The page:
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Q&A with Karen Maezen Miller author of "Paradise in Plain Sight"


What is your new book about?

Paradise in Plain Sight tells the story of caring for the 100-year-old Japanese garden in my backyard. I simply write what I see, and invite readers to see it with me. But this book is not just about my garden. It's about seeing your own life, wherever you are, as a garden of wisdom.

How do you define "paradise"?

I see it as the word was intended originally. Shortly after arriving here 17 years ago, I read a book on the history of Japanese gardens. I came across a single line that described the original meaning of the word "paradise." Most of us think paradise is someplace else. But the original Persian word simply meant an enclosed area: a walled park or garden. To me, it was plain to see. Paradise is your backyard. Do you see it? Will you care for it? What will you grow? What matters is what you do in the place that you already live.

What is the history of the garden?

It was built in 1916 on a hillside in the small town of Sierra Madre, a suburb of Los Angeles. The designer was a gardener from Japan named Tokutaro Kato. It is about 7,500 square feet in size, with four interconnected ponds, three bridges, two waterfalls, a stream, and a teahouse. It was part of a larger estate that was later subdivided into housing plots, but the garden remained intact. A bungalow was added to the property in 1949. It is entirely hidden from street view in my backyard. It is Southern California's oldest private Japanese garden.

What can you learn from nature?

Nature teaches us about ourselves because nature is what we are. It is living wisdom. In the book, I tell how rocks teach faith, roots give us our lineage, flowers offer love, leaves show how to let go, and fruit teaches forgiveness. Everything is taught to you no farther away than the ground beneath your feet.

How did you come to be a Zen priest?

I began my meditation practice with a Zen teacher named Taizan Maezumi Roshi in 1993. In 2003 I ordained as a priest. In Zen, ordination is a personal commitment to a life of service. A life of selfless service is the actualization of wisdom.

Is it possible to live in a universe without fear?

Yes. It is possible to live in a universe without your own fear, because there is no fear in the natural world except what we bring into it. Fear is the product of the egocentric mind, the discriminating intellect that picks and chooses, grasps and rejects, in a fruitless effort to make us feel "safe." No longer thinking about fear is transcending fear. We do this automatically all the time: every time we stand up, walk, fall asleep and breathe. More dramatically, we are fearless when we act instinctively in a compassionate way. Sometimes these kinds of actions are called "heroic," but they are actually the selfless expression of our true nature, which is fearless.

You say in the book that the awakened mind has two attributes. What are they and why are they important aspects our lives?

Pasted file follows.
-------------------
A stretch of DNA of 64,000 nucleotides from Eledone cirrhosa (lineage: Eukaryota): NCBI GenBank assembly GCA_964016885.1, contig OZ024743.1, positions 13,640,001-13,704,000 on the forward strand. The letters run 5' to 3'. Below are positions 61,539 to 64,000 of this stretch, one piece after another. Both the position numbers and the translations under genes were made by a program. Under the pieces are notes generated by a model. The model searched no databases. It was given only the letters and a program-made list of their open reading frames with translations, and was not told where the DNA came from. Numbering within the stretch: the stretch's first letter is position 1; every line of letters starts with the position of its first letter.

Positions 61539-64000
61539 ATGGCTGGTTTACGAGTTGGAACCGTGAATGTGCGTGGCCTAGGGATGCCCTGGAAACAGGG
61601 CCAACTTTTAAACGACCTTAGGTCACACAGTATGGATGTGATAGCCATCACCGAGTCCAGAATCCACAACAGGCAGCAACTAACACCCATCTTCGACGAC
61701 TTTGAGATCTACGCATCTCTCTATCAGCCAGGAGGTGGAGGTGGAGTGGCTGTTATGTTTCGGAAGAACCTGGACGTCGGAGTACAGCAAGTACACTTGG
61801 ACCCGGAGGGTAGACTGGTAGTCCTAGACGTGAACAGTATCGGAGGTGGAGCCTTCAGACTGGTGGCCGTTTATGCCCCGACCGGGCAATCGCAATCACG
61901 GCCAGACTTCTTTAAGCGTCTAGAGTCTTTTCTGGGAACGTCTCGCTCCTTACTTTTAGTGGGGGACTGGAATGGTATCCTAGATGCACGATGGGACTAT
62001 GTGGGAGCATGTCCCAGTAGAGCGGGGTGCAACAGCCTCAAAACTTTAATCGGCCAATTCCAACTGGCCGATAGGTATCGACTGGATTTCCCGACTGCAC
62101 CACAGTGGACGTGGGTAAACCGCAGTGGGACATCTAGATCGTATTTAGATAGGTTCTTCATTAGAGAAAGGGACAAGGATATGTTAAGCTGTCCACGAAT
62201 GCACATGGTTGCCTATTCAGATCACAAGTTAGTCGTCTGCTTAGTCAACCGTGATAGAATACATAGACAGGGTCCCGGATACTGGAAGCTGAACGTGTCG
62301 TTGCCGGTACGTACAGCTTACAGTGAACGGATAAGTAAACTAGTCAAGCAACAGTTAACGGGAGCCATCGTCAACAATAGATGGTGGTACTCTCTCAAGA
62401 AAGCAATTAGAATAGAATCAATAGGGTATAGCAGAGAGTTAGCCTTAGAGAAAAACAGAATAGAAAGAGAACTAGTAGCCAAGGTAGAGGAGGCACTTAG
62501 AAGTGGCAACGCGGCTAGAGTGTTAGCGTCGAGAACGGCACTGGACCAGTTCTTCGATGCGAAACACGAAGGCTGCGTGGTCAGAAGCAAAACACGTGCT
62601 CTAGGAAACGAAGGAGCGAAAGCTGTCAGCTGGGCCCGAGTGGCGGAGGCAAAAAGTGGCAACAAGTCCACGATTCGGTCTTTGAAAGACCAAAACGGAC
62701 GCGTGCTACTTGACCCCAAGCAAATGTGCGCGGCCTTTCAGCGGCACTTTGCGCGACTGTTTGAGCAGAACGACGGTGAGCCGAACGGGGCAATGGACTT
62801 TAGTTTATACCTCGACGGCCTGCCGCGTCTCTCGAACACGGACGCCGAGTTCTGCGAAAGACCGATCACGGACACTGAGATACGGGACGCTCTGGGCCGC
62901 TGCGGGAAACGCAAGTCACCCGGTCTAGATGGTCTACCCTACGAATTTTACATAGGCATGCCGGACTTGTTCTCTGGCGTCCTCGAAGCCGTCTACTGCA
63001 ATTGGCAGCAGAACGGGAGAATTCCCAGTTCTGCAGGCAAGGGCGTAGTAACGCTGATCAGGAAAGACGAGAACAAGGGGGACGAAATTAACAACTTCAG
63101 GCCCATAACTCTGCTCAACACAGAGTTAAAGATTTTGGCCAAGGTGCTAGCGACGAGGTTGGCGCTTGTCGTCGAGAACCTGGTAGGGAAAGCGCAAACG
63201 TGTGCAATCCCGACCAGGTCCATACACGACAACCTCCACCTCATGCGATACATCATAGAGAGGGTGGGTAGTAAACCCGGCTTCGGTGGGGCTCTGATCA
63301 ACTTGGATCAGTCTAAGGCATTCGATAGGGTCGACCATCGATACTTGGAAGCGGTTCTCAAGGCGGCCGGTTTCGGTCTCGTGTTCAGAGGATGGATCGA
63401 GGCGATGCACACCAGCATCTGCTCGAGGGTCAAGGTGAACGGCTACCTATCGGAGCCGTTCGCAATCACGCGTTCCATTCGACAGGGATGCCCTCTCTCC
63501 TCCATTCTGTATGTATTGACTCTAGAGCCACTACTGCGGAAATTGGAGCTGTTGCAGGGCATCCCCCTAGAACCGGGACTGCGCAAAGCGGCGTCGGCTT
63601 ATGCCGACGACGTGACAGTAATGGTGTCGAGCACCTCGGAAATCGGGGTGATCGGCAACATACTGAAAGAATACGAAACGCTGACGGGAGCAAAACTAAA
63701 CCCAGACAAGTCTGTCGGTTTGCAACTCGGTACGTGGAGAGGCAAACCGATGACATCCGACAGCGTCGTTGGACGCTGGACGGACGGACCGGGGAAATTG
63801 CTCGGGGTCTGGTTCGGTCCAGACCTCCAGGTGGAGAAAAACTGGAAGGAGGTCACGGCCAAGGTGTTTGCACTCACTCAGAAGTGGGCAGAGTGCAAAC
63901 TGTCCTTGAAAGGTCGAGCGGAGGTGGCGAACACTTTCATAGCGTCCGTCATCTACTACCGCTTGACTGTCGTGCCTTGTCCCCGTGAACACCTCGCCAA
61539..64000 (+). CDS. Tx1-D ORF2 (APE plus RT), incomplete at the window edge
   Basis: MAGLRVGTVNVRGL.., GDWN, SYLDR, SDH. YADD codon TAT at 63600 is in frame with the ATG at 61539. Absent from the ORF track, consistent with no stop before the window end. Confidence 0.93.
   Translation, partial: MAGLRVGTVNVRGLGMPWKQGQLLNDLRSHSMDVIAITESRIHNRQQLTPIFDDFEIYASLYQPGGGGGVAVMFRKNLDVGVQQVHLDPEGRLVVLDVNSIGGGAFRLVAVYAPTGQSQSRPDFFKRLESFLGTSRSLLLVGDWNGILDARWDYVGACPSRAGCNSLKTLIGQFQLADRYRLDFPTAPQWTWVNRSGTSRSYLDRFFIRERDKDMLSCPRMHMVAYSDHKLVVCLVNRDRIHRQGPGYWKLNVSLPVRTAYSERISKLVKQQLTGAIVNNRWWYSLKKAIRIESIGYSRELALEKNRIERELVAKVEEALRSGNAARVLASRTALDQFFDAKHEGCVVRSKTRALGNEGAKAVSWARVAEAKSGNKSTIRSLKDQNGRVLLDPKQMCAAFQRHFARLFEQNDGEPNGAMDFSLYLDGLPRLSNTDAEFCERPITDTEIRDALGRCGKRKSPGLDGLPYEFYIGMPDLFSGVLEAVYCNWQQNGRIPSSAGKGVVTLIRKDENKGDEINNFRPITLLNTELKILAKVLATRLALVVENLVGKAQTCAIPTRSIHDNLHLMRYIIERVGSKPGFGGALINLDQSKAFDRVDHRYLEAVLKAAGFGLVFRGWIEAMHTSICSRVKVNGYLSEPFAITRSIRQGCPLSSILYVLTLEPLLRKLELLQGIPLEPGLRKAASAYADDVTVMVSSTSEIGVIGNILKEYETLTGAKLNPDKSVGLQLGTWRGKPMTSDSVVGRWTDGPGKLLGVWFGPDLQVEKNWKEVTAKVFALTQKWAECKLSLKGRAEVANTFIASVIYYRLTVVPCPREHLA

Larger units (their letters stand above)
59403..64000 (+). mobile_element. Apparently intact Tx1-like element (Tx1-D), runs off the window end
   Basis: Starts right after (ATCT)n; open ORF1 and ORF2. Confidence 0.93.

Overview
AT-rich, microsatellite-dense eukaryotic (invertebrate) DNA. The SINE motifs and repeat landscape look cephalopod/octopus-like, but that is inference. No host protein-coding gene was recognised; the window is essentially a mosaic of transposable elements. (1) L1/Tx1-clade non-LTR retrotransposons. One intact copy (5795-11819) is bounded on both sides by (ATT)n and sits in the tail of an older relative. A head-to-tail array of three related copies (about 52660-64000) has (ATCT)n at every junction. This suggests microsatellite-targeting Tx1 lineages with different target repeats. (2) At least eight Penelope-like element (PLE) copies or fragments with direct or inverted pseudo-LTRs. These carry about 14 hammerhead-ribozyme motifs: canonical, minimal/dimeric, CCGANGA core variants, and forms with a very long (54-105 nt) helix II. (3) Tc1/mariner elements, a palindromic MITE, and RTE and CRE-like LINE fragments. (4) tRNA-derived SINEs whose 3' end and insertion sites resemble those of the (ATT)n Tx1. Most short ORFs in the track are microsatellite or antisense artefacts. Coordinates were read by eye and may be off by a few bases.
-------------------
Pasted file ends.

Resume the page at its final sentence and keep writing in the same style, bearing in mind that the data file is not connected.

The awakened mind has two aspects. One is compassion, what some would call love. The other is clarity, what some would call sight. They are not really two things. Each is a function of the other. When you see, really see, you just love. When you love, really love, you just see. You see things as they are, not as you expect, and that is unconditional love. They are important to realize because they are our true nature and our true nature is truth. Until we wake up and realize the truth, we live in confusion, doubt, fear, and pain.

You write that when you commit to a path, the Way opens up by itself. How so?

By itself means by itself. When we stop looking for anything or any place other than where we are, there is no more "how." We just keep going straight on.

You say that someday must be the great lie of our lifetimes. How so?

Someday never arrives. It is always now. When we live for "someday" we are not only lying to ourselves, we are robbing ourselves blind.

What is the Buddhist perspective on what happens when we die?

There is no single Buddhist perspective. Some Buddhists might attest to a certain belief or a dogma about death. In Zen Buddhism, which is the practice of observing what is, we can't pretend to know. Spend a few days or months in a garden, however, and the question may no longer disturb you. Every form of life is in constant transformation and flux. You can't locate a "before" or "after." The very question is grounded in the misconception of reality.

Why did you write this book now?

Every time I sit down to write, it's an invitation to look at the truth that is right in front of me. Familiarity can distort your view, and it wasn't until I started writing this book that the lessons came into focus. All I had to do was gather them. The garden was ready to have her story told, and I was ready to leave these lessons behind for someone else to find.

Can you describe your writing process?

It's a process of discovery. I never know what will appear when I sit down in front of an empty page. Writing is the way I resolve my own doubt or despair. It brings me to peace and acceptance, and I share that state of mind with readers. I am writing all the time in all kinds of ways: a word here, a paragraph there, on scrap paper, my blog, and in journals. Sometimes my best writing is just a tweet or Facebook post. As I'm writing a manuscript I find places to use passages I might have written months or years before. It comes together by itself. I love language and it moves through me like a song. All I have to do is listen. I write by listening and responding to what I hear.

What do you hope readers learn from you?

To open their eyes and keep going straight on.


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